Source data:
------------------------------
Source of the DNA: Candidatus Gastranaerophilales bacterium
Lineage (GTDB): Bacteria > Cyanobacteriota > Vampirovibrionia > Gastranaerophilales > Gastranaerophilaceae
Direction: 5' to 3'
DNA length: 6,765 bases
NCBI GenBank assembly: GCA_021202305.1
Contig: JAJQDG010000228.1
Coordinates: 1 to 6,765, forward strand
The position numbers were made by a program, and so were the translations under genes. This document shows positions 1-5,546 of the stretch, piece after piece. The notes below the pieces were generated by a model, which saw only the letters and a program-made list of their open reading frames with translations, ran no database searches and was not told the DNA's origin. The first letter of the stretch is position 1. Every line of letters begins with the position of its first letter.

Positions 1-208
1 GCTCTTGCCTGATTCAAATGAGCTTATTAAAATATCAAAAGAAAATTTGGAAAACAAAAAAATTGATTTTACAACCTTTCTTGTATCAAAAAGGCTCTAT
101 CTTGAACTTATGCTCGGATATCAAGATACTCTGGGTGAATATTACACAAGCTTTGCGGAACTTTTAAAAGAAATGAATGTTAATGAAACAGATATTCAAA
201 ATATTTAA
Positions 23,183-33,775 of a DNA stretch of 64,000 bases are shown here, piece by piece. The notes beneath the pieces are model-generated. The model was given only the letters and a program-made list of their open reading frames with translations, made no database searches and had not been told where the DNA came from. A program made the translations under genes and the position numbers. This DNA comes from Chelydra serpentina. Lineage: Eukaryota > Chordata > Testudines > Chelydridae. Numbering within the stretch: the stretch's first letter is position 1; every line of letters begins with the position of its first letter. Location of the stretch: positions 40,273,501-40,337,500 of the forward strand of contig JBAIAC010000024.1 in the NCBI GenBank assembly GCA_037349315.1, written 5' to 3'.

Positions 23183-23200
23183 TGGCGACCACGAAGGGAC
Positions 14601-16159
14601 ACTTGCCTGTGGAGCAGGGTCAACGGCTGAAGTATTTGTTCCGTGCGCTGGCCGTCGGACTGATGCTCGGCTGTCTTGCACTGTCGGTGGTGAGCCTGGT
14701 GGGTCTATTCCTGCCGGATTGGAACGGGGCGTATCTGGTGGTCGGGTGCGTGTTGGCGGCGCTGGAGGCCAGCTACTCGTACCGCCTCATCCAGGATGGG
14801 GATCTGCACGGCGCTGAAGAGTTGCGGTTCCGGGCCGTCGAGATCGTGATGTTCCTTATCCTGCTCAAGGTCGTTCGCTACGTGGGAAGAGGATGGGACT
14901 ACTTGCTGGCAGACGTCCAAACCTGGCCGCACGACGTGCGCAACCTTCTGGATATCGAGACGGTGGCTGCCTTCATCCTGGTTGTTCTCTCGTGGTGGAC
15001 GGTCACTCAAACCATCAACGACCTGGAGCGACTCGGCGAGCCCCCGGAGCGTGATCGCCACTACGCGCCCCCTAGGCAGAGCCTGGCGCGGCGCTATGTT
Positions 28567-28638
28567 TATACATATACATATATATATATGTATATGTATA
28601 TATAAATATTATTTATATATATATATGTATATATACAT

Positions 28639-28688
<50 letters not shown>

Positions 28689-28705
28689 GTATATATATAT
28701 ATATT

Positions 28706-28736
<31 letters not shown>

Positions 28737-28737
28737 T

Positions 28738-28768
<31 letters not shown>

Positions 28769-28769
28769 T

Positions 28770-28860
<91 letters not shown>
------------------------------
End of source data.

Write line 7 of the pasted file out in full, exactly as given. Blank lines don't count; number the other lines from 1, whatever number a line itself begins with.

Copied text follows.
Coordinates: 1 to 6,765, forward strand